I didn’t realize how much fun cooking could be until I had to. While I’ve always been interested in cooking, I tended to stick with very basic dishes: scrambled eggs, pasta with marinara sauce, grilled cheese, the occasional batch of chocolate chip cookies and the like. Once I had to start cooking every meal for myself, however, it opened the door to a world of dishes that I hadn’t even considered before. In the ups and downs of my digestive issues, there have been points where I was down to nine foods and, even so, I couldn’t fathom day after day of bland, flavorless meat and vegetables. So, when the foods that I could eat became restricted, I had no option but to start getting creative. Cooking turned from a rote, mechanical activity into a balance of science experiment and artistic pursuit. It has been a process of guess and check, trying out different flavor combinations and cooking techniques, and has led me to become something of a mad food scientist. Because my restrictions are so unique to my own body’s needs, I generally can’t follow recipes or even plan ahead too much. My body’s tastes can change daily, and my cooking process adapts as such. At this point, I have my staple foods in the fridge and the pantry, and when it comes time to cook my food I do so instinctually. Generally, just by looking at a food or smelling a spice, I can decide intuitively what my body is craving in that moment, for that meal. It has of course taken time to tune in to this ability, but the meals that have come out of it are very tasty and sometimes downright kooky!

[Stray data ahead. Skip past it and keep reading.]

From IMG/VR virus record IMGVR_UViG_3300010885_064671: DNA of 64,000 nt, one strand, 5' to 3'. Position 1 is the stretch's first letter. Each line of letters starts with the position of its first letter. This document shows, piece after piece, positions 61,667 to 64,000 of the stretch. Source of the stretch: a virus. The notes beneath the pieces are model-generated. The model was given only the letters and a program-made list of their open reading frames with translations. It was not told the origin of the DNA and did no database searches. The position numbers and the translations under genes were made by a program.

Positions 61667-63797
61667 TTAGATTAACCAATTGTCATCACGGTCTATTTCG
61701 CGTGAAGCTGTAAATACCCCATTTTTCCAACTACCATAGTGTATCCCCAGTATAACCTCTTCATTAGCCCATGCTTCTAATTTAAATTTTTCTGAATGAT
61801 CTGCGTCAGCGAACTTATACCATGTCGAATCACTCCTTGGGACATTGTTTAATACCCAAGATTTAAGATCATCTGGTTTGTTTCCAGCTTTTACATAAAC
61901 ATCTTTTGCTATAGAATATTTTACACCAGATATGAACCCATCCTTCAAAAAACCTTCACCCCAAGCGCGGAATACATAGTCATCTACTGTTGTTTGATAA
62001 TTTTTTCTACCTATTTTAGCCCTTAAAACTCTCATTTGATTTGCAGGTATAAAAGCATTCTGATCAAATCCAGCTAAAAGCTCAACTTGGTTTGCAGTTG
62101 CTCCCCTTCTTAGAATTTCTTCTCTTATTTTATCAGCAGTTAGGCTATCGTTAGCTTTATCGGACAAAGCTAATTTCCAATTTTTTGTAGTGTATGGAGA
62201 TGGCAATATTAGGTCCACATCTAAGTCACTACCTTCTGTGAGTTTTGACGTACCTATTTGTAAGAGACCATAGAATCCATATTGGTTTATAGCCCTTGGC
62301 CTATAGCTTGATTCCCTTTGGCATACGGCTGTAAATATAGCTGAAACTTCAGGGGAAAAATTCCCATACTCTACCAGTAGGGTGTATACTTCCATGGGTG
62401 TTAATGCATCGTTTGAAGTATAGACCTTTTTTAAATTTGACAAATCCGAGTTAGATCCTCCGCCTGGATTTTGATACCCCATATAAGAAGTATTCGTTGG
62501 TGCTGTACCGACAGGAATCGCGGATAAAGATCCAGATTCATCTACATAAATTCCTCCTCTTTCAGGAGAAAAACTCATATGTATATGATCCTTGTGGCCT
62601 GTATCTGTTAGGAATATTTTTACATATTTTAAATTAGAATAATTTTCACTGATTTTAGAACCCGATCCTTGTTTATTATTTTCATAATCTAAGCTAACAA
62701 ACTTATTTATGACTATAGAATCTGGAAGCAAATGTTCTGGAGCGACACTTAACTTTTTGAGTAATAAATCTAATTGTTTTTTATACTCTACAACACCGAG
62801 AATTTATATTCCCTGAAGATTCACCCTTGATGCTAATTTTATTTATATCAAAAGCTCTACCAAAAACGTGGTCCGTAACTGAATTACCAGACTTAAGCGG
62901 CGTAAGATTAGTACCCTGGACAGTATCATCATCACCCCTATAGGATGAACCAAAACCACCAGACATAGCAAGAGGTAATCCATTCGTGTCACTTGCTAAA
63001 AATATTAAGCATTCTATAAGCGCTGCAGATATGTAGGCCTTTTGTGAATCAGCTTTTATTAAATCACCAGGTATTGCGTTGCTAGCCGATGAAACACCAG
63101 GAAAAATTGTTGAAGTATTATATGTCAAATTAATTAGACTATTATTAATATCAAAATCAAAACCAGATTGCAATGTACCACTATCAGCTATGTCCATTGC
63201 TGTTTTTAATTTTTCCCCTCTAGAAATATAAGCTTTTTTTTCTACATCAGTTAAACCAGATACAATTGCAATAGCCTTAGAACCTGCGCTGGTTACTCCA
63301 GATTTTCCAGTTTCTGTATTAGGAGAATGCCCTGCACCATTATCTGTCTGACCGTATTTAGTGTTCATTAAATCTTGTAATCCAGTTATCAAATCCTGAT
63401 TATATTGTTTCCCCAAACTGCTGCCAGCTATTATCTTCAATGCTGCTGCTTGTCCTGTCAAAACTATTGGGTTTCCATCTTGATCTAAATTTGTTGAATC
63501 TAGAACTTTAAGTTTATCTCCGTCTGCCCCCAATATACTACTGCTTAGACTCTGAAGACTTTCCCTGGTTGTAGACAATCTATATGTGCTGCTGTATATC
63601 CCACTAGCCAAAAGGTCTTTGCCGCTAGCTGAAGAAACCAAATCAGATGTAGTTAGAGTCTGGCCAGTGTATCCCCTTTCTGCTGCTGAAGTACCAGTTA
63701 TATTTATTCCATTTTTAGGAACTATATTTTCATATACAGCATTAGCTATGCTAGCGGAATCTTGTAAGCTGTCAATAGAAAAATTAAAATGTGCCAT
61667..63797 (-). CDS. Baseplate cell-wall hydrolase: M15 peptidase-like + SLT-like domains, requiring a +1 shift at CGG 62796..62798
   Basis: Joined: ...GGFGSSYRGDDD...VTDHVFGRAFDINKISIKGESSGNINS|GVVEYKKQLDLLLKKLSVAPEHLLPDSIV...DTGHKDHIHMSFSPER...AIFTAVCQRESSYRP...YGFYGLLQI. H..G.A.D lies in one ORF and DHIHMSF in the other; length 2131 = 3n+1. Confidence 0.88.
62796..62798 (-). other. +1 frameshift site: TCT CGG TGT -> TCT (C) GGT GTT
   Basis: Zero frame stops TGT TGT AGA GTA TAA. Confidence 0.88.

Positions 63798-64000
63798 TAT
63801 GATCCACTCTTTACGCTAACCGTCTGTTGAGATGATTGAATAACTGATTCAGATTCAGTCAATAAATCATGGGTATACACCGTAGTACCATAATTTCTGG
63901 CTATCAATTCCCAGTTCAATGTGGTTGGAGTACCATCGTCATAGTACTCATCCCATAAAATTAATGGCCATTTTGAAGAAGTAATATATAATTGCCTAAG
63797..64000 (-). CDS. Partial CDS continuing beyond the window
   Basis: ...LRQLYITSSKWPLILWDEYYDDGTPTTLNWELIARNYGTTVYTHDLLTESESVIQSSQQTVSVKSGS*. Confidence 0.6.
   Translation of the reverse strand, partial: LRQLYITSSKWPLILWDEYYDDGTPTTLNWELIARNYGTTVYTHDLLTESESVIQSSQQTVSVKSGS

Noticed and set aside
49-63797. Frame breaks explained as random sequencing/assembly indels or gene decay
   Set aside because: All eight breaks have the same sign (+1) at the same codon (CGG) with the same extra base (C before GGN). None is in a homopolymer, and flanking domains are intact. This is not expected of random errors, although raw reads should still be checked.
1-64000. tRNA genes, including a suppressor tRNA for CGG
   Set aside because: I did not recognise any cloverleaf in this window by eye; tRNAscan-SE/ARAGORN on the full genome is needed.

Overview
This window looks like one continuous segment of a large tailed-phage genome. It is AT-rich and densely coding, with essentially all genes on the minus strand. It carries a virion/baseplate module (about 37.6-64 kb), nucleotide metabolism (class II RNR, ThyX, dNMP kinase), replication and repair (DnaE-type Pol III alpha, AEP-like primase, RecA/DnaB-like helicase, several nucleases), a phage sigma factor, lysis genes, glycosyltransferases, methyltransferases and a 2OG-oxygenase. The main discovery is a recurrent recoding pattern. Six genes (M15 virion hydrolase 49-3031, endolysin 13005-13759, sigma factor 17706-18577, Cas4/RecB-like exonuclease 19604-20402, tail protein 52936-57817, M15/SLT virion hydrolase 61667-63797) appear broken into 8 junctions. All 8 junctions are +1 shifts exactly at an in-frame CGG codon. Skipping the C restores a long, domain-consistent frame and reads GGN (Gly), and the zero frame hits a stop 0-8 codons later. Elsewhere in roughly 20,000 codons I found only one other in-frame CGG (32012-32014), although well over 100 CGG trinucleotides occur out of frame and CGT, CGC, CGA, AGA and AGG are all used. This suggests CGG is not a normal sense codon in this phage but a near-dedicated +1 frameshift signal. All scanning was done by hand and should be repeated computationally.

The simplest of meals can be incredibly satisfying. The addition of just a couple herbs or spices can make all the difference between a boring meal and a scrumptious one. Oftentimes, flavors that you wouldn’t expect to actually complement each other perfectly. One of my first forays into unique flavor combinations was what I now lovingly dub “Anna’s Cinna-Meat.” One day a little over a year ago, I was frying up what felt like my thousandth grass-fed ground beef patty to go with breakfast. It was good quality meat from the butcher, but day in and day out of the same thing becomes monotonous even with the best quality of food. I looked in my spice cabinet and grabbed a jar of cinnamon. I figured that there wasn’t much to lose, so I sprinkled the frying patty with a thin layer of cinnamon and a pinch of sea salt. I could tell that it was going to taste good just from the aroma that began to emanate from the pan. And, lo and behold, the beef took on an entirely flavor palate! It tasted juicier as the cinnamon enhanced the flavor of the meat and brought out a slight sweetness. The edge of warmth from the cinnamon paired surprisingly well with the nutty, sweet flavors of my roasted cauli-rice. With this discovery, I started putting cinnamon on my meat regularly – beef, lamb, even the occasional piece of rotisserie chicken. “Cinna-Meat” even started to catch on with my friends after they would see how much I enjoyed my newest concoction. From here, my unique food combinations only expanded.